BY PAUL GESSELL
Commissioning artwork to enliven a busy commercial street is a good thing. Unfortunately, not all commissions by the city produce art that is all that suitable or memorable. Sometimes the street sculptures are too small, covered by snow in winter and, during the rest of the year, are simply lost amid a jumble of newspaper boxes, utility poles, and fire hydrants. And sometimes the art is just downright too baffling to be appreciated by passing pedestrians and motorists.
So, that’s why there was cause to celebrate when Ottawa artist Stuart Kinmond recently won the commission to add some pizzazz to Main Street, which is to be “renewed” and “redesigned” by the city starting in the spring of 2015. That work will take about two years, so don’t expect to see Kinmond’s handiwork until 2017.
The winning installation will be a new outdoor gathering place for people on Main near Hazel. This location is meant to capitalize on the pedestrian flow between Saint Paul University, the Main Farmers’ Market, and the various restaurants and businesses across the street.
Entitled Main2 (Main Square), “the artwork will be comprised of blue and green geometric-shaped benches shaded by three, six-metre-tall towers, each framing colourful, multi-layered glass images of the surrounding landscape of Old Ottawa East: The Rideau Canal, the Rideau River, and the land between,” according to a city communique. “In researching his proposal, Kinmond looked at the community’s ecclesiastical heritage, in particular the prominent presence of the Oblates of Mary Immaculate and Saint Paul University. The association of stained glass with these religious institutions influenced his choice of materials.”
Before settling on a design, Kinmond rode his bike around the community, noticing some “beautiful places” he had seen before but never associated with Main Street, a thoroughfare he calls an “ugly duckling” badly in need of some pedestrian-friendly revitalization.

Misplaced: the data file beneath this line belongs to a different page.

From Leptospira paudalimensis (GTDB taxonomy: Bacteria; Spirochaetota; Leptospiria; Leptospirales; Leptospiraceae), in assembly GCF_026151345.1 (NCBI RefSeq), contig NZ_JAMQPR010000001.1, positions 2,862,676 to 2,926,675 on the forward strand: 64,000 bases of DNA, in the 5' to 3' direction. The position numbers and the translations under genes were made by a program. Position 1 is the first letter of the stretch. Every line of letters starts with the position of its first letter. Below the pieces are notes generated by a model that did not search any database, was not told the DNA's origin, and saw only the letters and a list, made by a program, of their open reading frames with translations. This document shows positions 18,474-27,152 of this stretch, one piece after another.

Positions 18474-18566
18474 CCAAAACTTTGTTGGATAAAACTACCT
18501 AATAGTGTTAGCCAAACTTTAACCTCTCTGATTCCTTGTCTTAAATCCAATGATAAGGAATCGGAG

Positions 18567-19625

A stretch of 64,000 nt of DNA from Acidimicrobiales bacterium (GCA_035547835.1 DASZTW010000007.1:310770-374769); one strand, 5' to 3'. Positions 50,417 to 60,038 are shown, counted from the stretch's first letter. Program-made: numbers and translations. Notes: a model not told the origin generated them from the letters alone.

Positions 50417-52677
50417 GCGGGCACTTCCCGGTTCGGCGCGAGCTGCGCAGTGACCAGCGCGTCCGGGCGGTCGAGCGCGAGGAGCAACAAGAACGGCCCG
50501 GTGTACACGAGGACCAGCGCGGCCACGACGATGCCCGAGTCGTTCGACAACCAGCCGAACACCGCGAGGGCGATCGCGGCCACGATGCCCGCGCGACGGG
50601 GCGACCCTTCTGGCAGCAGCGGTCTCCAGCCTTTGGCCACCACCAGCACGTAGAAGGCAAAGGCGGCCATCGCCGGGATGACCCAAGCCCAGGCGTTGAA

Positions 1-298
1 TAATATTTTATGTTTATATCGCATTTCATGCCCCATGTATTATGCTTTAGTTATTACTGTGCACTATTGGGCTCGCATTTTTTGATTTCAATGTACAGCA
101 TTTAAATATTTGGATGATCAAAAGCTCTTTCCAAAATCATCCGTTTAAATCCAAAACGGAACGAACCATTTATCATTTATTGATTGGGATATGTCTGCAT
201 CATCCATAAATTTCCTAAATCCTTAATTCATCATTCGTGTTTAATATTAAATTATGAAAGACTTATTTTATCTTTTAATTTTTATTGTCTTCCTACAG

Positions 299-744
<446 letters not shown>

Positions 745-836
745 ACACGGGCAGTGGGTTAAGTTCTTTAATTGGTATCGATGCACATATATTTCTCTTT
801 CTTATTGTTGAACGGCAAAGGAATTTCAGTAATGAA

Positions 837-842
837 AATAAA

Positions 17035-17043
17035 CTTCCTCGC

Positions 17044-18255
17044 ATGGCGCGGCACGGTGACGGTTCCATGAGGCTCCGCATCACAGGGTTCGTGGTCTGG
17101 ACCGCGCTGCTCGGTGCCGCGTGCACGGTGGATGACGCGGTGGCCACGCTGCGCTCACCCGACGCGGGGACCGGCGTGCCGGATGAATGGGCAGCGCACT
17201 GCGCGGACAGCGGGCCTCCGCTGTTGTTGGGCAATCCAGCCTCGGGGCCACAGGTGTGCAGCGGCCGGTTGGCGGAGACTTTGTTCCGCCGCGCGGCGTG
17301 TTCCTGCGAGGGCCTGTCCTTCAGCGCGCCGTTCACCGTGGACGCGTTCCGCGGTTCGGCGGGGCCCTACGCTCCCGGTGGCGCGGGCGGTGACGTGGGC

“When you look at the map, Old Ottawa East is a linear community with the canal on one side and the river on the other, with Main Street running like a spine down the middle,” Kinmond said in an email interview. “Very close to downtown, the community has a wide variety of housing types — a sweet place to live. However, most of the attractive features are not evident when you drive along Main Street. So the concept originated to make these features visible, like windows onto the street.
“As I became more familiar with the area, Main Street seemed to be like a diamond in the rough — a neglected thoroughfare with a beautiful community around it. The street needs a strong infusion of pedestrian-oriented activities and opportunities. There is not a single public space along the whole length of the street for the pubic to sit and gather. So, the idea of a public square seemed like a desirable addition to the street. Hence the idea of Main2 (pronounced ‘main square’). My design became a mini-public square, including the benches, the paving, and shade structures, as well as the windows with coloured glass. The three windows have images of the canal, the river, and the land between,” he wrote.
This is Kinmond’s second public art commission in Ottawa. Last year, he was awarded a commission for artwork at the O-Train stop at Carleton University.